The data obtained on the recovery times of the instrumental conditioned reflex and balancing movements in the paralyzed limb after transection of pyramidal tract in animals of the first and second groups lead to the conclusion that melanin plays a clear protective role, accelerating compensatory recovery in central nervous system after trauma. Other investigators have observed similar effects in studies of the effects of melanocyte-stimulating hormone [23]. The effect of bacterial melanin in the brains of experimental animals appear to be the primarily enhancement of trophic processes due to improved vascularization, which promotes rapid restoration of impaired motor functions. Recovery of instrumental conditioned reflexes after unilateral transection of bulbar Pyramids also started in animals not treated with melanin, but limb movements here recovered very late. The main reason for recovery of movement deficit in transected rats, not treated with melanin, is believed [12,24,18] to be the ability of the corticorubrospinal tract to take over the functions of the lesioned corticospinal tract. These two motor tracts interact via numerous branches at the cortical and stem levels and also have projections to several spinal cord levels [12]. When transection was followed by removal of the inhibitory influence of the pyramidal tract on the corticorubrospinal pathway, the rubrospinal system, by means of rubro-olivary projections [18], assumed the control, supporting the performance of the previously acquired operant reflex, thus compensating for the function of the corticospinal tract. Thus, the different recovery periods of the operant conditioned reflex in transected animals treated and not treated with melanin provide evidence of acceleration of this process as a result of treatment with bacterial melanin. It remains possible that this involves acceleration of the processes of sprouting and new synapse formation [25].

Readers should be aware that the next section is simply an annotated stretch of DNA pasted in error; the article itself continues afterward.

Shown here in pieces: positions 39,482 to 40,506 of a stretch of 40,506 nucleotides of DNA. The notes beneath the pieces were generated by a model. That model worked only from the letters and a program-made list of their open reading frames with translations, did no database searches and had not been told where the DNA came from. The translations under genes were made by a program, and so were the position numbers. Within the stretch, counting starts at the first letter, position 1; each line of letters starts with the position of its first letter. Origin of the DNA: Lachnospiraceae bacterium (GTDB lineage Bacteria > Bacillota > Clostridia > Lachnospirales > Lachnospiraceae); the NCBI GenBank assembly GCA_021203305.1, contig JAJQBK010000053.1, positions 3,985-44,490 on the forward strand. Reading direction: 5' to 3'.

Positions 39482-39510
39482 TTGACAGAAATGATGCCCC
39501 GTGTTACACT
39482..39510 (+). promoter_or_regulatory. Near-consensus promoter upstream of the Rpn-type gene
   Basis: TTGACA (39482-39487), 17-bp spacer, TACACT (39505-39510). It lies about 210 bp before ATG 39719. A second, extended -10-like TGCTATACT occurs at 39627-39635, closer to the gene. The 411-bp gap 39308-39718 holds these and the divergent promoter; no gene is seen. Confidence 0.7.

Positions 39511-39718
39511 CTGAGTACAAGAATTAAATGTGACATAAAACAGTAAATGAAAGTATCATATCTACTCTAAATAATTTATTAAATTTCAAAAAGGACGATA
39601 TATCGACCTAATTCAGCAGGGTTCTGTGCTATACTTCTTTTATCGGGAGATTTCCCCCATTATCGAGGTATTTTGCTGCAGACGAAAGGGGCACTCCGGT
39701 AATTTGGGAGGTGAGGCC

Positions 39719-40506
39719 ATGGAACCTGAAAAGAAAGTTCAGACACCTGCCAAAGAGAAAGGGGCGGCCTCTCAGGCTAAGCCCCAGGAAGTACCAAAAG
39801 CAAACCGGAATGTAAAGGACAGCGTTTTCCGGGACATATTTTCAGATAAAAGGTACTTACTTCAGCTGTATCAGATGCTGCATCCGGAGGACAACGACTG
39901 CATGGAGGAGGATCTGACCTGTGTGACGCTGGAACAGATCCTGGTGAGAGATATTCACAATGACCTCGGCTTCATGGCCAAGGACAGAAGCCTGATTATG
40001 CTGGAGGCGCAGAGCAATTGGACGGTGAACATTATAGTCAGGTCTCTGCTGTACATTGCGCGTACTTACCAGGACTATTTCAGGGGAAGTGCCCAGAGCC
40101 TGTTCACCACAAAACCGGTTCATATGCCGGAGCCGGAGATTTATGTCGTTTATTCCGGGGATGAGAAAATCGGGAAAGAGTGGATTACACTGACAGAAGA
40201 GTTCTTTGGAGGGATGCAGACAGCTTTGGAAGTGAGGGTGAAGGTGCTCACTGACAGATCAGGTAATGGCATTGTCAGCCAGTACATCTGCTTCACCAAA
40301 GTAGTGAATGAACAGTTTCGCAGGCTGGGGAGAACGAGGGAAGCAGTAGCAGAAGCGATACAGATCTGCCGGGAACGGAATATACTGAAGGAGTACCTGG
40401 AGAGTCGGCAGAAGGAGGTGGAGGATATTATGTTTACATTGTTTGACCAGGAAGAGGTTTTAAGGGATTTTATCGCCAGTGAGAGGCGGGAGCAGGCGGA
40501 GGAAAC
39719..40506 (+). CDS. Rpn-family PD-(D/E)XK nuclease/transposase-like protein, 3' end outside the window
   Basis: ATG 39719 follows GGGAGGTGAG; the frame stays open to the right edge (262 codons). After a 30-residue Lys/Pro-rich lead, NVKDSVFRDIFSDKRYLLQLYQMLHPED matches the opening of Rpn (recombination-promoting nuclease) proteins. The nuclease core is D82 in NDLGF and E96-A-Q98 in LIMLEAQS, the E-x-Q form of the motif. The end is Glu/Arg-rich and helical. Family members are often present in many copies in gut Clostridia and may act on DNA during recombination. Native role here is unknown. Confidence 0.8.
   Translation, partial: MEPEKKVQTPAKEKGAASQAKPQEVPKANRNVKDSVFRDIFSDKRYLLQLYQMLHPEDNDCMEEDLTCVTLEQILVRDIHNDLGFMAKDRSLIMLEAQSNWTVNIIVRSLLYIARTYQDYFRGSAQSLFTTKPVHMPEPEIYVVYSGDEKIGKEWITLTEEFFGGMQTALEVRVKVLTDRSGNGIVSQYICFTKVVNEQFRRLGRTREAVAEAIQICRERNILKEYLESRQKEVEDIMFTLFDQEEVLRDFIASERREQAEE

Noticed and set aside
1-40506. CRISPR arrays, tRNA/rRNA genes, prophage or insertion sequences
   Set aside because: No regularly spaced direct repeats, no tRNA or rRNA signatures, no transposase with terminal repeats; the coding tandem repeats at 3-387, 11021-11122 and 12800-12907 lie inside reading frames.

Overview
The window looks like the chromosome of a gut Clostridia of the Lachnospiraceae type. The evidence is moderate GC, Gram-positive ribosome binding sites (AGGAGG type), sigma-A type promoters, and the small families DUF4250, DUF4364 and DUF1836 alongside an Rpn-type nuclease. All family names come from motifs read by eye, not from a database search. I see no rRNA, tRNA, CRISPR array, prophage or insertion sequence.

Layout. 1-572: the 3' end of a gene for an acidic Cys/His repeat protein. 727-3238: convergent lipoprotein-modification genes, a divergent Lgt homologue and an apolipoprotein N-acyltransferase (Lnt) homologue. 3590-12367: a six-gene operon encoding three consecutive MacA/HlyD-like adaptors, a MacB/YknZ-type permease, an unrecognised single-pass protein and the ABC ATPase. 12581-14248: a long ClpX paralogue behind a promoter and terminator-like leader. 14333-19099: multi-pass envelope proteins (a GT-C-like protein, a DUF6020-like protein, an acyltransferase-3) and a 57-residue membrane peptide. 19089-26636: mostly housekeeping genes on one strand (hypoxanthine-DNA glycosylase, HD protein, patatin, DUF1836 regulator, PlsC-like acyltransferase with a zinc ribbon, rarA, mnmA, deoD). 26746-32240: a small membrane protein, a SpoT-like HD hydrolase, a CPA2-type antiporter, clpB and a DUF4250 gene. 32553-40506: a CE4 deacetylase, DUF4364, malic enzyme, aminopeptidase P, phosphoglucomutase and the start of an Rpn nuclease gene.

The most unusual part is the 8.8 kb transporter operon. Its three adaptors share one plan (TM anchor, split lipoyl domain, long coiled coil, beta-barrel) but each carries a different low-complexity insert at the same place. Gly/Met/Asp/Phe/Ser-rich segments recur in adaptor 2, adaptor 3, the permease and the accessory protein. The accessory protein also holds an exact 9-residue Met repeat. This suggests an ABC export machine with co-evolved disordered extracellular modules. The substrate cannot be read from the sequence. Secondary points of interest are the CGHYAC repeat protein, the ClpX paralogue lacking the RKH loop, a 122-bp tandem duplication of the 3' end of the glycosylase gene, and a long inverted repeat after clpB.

Recovery of instrumental conditioned reflexes after unilateral transection of sciatic nerve also started in animals not treated with melanin, but limb movements in this group didn't recover and rats were not able to complete the ICR task. Thus, the different recovery periods of the operant conditioned reflex in animals after Ischiadic nerve, transection treated and not treated with melanin, provide evidence of acceleration of recovery process as a result of treatment with bacterial melanin. It remains possible that this involves acceleration of the processes of sprouting or nerve invasion. Morphological results from the sections of experimental animals also showed that administration of the melanin doses used here with the aim of facilitating clinical recovery after peripheral nerve damage probably involves activation of a whole series of trophic processes favoring regeneration [26]. The main challenge in the facilitation of nerve regeneration is the prevention of scar tissue formation in lesion area [27]. Melanin stimulated vascularization, caused dilation of capillaries. Nerve sections of melanin treated animals contained more newly developed nerve fibers and less scar tissue than the sections of control rats. Thus, bacterial melanin appears to improve directional growth of regenerating axon sprouts and the therapeutic application perspective needs further study.